It is telling that the report’s concerns with Prevent are not new and have in fact been highlighted in several reports by the same Home Affairs Select Committee, as well as numerous reports by NGOs. But nothing has changed. In fact, the only change proposed by the report is to give Prevent a new name: Engage. But the problem was never the name. Prevent relies on the premise that terrorism and extremism are inherently connected with Islam, and until this is changed, it will continue to be at best counter-productive, and at worst, deeply discriminatory.

In his evidence to the committee, David Anderson, the independent ombudsman of terrorism legislation, has called for an independent review of the Prevent strategy. This would be a start. However, more is required. What is needed is a radical new approach to counter-terrorism and counter-extremism, one that targets all forms of extremism and that does not stigmatise or stereotype those affected.

Such an approach has been pioneered in the Danish town of Aarhus. Faced with increased numbers of youngsters leaving Aarhus for Syria, police officers made it clear that those who had travelled to Syria were welcome to come home, where they would receive help with going back to school, finding a place to live and whatever else was necessary for them to find their way back to Danish society.  Known as the ‘Aarhus model’, this approach focuses on inclusion, mentorship and non-criminalisation. It is the opposite of Prevent, which has from its very start framed British Muslims as a particularly deviant suspect community.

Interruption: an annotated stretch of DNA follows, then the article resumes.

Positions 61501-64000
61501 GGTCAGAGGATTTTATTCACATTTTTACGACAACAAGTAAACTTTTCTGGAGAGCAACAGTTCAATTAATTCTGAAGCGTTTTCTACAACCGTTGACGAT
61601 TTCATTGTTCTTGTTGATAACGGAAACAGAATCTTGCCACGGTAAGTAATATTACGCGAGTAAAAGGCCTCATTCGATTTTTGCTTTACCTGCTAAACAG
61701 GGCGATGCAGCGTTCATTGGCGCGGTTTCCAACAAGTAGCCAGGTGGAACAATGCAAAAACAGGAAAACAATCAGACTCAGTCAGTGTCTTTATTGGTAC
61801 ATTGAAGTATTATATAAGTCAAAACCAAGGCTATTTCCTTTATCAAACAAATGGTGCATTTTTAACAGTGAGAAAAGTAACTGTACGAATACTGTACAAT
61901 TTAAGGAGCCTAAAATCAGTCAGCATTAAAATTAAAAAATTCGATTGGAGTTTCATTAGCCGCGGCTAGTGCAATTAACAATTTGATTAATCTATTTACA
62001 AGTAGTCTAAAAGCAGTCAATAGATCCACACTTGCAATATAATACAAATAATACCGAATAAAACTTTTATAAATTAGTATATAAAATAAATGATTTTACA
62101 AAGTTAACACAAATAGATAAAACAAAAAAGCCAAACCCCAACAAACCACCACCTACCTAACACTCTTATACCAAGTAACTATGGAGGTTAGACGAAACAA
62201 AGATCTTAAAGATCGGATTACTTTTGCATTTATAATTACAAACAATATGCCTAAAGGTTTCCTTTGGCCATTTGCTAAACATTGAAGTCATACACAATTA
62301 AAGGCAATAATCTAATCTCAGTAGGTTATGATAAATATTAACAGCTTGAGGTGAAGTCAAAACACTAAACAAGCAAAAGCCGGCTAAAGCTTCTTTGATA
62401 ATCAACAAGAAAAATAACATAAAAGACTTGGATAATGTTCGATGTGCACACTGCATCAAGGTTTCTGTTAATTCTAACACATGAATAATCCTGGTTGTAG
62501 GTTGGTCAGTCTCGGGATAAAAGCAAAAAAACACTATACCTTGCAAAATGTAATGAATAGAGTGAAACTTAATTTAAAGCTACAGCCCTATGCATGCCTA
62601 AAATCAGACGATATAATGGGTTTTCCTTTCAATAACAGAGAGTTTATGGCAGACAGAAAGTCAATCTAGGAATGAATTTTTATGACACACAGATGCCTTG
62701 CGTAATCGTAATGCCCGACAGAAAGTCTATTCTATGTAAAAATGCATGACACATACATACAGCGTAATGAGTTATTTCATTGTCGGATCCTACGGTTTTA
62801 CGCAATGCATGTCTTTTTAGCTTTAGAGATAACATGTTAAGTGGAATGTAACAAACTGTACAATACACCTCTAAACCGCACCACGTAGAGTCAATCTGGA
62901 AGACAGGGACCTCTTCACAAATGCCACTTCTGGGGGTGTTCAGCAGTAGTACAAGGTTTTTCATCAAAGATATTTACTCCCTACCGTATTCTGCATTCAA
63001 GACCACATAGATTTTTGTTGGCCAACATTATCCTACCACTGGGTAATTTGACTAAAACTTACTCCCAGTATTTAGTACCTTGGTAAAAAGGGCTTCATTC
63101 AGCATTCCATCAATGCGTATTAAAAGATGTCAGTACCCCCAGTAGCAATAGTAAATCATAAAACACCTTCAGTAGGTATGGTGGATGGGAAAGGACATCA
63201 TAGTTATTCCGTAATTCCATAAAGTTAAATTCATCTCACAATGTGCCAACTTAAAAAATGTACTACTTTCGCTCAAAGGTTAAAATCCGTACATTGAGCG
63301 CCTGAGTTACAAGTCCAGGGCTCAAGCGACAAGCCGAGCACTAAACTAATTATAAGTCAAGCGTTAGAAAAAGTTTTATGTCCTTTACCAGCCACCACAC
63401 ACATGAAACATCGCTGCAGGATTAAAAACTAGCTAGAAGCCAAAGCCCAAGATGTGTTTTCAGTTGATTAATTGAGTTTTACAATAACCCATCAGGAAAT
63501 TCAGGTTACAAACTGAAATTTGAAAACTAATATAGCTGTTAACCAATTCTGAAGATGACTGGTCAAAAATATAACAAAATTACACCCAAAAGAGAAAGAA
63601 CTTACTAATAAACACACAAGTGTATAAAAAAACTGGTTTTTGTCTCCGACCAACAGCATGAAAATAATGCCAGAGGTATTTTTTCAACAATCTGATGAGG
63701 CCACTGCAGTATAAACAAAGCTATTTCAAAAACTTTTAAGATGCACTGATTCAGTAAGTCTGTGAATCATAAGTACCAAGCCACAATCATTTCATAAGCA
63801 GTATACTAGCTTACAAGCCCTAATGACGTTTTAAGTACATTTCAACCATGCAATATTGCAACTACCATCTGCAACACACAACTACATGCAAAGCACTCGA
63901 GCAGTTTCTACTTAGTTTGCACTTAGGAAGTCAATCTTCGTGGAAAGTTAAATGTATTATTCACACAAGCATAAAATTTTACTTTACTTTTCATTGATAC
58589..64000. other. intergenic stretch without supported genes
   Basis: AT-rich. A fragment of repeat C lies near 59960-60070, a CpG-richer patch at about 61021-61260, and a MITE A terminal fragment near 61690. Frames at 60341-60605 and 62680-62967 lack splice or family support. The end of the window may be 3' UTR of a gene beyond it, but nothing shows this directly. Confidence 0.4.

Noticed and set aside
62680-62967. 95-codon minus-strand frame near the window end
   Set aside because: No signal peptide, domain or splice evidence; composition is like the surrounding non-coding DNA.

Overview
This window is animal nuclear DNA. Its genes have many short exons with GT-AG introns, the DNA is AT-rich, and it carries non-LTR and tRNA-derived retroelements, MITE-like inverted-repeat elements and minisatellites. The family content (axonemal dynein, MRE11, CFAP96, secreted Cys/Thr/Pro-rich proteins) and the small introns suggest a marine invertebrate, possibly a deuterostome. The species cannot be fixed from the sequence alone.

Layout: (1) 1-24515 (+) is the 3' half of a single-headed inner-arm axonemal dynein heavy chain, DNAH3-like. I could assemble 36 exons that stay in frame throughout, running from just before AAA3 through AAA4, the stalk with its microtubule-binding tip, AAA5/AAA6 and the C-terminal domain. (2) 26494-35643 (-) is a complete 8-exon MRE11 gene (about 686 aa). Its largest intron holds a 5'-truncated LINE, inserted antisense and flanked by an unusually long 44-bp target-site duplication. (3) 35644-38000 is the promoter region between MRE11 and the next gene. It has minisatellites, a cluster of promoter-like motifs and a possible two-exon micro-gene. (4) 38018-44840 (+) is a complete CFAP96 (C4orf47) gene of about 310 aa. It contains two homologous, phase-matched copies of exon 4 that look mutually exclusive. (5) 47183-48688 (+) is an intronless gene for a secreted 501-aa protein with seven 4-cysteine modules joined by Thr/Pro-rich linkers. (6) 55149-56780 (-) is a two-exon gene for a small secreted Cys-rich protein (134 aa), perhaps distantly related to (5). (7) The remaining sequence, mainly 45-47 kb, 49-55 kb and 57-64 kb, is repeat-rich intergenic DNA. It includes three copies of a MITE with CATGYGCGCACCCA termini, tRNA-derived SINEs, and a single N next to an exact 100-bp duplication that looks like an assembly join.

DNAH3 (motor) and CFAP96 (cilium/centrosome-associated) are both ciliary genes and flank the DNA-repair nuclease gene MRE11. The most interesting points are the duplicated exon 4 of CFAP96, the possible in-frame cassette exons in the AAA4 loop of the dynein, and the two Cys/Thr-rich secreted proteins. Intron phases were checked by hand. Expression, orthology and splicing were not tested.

We need to change the narrative of counter-terrorism in the UK, but a narrative is not changed by a new title. Just as a rose by any other name would smell as sweet, a bad policy by any other name is still a bad policy. While the Home Affairs Select Committee concern about Prevent is welcomed, real action is needed. This will involve actually engaging with the Muslim community, listening to their concerns and not dismissing them as misunderstandings. It will require serious investigation of the damages caused by new Prevent statutory duty, something which the report does acknowledge as a concern.  Finally, real action on Prevent in particular, but extremism in general, will require developing a wide-ranging counter-extremism strategy that directly engages with far-right extremism. This has been notably absent from today’s report, even though far-right extremism is on the rise. After all, far-right extremists make up half of all counter-radicalization referrals in Yorkshire, and 30 per cent of the caseload in the east Midlands.

It will also require changing the way we think about those who are radicalized. The Aarhus model proves that such a change is possible. Radicalization is indeed a real problem, one imagines it will be even more so considering the country’s flagship counter-radicalization strategy remains problematic and ineffective. In the end, Prevent may be renamed a thousand times, but unless real effort is put in actually changing the strategy, it will remain toxic. 

Dr Maria Norris works at London School of Economics and Political Science. She tweets as @MariaWNorris.